Academic Year Internships

Hosting the headquarters of organizations such as CAREThe Carter Center, and Habitat for Humanity, Atlanta is a focal point of international development. At the same time, the Atlanta metropolitan area holds pockets of entrenched urban poverty and one of the largest and most diverse refugee communities in the U.S. Atlanta’s major international airport also makes the city a hub for human-trafficking. Many non-profit agencies and community-based organizations are locally active to serve these communities and to address these challenges (including organizations like New American Pathways, Big Brothers Big Sisters, Youth Spark). Building on the city’s historical role in the struggle for social justice, several organizations also seek to harness community innovation and creativity for transformative change (like the Center for Civic Innovation, Global Growers, and WonderRoot).  

Most MDP students engage in internships with these partners during the academic year. Providing students with opportunities to work with international NGOs as well as non-profits focused on domestic issues deepens students’ understanding of global-local development linkages. The Emory MDP Program recognizes that vulnerability, marginality, poverty, and injustice are not phenomena that only affect people in distant parts of the world. Rather, they are deeply connected with processes and realities that manifest themselves in the United States. Such breadth also helps students determine how development practice differs depending on the organization' size, type, and focus.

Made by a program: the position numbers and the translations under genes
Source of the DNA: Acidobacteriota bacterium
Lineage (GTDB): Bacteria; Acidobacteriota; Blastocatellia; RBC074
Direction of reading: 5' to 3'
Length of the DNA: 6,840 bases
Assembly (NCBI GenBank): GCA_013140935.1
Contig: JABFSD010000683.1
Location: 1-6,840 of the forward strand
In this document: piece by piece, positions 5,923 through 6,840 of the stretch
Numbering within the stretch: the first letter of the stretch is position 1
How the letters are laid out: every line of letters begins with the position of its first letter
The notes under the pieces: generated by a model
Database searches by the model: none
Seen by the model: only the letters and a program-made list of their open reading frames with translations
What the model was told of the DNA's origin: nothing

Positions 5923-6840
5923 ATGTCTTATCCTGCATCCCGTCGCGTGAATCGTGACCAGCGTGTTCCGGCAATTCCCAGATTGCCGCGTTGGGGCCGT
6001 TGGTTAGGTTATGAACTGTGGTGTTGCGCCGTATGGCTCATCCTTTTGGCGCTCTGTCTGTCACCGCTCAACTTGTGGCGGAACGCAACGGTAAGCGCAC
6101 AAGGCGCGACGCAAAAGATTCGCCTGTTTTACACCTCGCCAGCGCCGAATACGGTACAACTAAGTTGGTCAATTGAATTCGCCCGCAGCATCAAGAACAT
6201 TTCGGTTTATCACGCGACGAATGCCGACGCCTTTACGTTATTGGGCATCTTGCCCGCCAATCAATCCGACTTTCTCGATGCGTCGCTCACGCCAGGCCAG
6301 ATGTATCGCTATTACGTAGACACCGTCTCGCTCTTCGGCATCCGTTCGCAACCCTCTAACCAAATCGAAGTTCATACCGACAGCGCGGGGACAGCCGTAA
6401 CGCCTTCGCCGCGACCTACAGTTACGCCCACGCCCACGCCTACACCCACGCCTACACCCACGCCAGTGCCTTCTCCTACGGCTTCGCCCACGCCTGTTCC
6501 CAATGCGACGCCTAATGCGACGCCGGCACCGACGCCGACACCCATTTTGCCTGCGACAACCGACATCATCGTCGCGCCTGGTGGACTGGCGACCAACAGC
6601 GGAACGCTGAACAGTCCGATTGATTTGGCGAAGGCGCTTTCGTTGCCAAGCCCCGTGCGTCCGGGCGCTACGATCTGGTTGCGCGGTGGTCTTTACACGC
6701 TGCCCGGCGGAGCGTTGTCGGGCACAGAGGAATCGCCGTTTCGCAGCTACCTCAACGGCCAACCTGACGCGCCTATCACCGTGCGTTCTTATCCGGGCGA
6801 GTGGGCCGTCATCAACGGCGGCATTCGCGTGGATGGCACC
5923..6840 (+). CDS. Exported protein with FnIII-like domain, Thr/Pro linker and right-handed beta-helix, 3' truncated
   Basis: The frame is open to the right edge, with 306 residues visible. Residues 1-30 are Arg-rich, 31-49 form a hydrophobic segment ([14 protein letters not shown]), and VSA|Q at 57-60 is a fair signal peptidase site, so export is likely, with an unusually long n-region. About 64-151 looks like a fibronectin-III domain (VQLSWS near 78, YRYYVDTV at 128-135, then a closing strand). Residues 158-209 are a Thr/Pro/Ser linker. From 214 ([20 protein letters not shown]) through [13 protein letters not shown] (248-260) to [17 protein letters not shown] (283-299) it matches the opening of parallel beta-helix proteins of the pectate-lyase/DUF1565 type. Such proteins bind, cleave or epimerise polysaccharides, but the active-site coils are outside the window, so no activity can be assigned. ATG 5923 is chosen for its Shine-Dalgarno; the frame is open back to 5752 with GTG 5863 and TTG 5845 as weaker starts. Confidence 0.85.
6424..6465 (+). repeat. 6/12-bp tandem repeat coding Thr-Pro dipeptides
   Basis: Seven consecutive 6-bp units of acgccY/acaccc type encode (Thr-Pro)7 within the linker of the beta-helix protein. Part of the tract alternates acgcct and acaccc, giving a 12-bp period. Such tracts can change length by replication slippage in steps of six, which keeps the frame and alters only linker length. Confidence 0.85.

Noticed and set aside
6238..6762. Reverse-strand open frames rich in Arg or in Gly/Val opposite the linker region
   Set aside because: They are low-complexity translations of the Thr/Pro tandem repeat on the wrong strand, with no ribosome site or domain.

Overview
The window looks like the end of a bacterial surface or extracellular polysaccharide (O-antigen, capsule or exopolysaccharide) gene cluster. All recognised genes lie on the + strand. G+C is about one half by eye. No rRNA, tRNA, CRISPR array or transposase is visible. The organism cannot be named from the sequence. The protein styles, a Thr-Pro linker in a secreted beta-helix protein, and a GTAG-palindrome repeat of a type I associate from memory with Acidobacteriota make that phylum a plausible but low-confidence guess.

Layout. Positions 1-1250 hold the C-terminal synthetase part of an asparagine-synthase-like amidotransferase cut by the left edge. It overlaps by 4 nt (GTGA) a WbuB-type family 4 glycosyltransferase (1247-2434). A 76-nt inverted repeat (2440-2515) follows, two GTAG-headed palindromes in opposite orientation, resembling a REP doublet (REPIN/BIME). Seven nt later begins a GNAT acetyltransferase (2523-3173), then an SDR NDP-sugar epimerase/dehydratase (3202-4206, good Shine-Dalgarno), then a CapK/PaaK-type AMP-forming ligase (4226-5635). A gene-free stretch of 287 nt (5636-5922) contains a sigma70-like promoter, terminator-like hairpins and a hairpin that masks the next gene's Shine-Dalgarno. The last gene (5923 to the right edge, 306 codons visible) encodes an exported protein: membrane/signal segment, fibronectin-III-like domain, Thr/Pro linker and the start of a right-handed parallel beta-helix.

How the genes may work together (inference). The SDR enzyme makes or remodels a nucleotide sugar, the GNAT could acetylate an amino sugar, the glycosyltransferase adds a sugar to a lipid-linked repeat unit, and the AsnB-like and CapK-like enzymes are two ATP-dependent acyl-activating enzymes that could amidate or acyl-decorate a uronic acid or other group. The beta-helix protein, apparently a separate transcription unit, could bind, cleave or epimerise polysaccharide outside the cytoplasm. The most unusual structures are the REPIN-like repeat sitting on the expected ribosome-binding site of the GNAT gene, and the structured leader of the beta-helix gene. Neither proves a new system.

In any given year, approximately 85-90% of MDP students engage in academic-year internships or assistantships. About 65-70% of these are paid positions, entailing a time commitments ranging from 10 to 20 hours per week. Students may also receive academic credits for these experiences.


Internship Highlights

 

Bianca Patel, MDP 2020

Bianca worked as the Community Engagement Program Analyst at The Nature Conservancy where she collected data and conducted an analysis of urban engagement and conservation efforts across 24 US cities. As the project lead, she developed the interview guide, conducted interviews with city leaders, and coded and analyzed the data.  As an integral part of the Community Engagement team, she: 1) compiled and shared tools, innovations, and best practices for equitable and sustained engagement, 2) informed and prioritized programmatic strategies, and 3) developed future community engagement plans.

This dynamic project was supervised by Emory MDP Alumna, Myriam Dormer.  To learn more about their experience working together check out the MDP In The News story, What Is In Mentorship?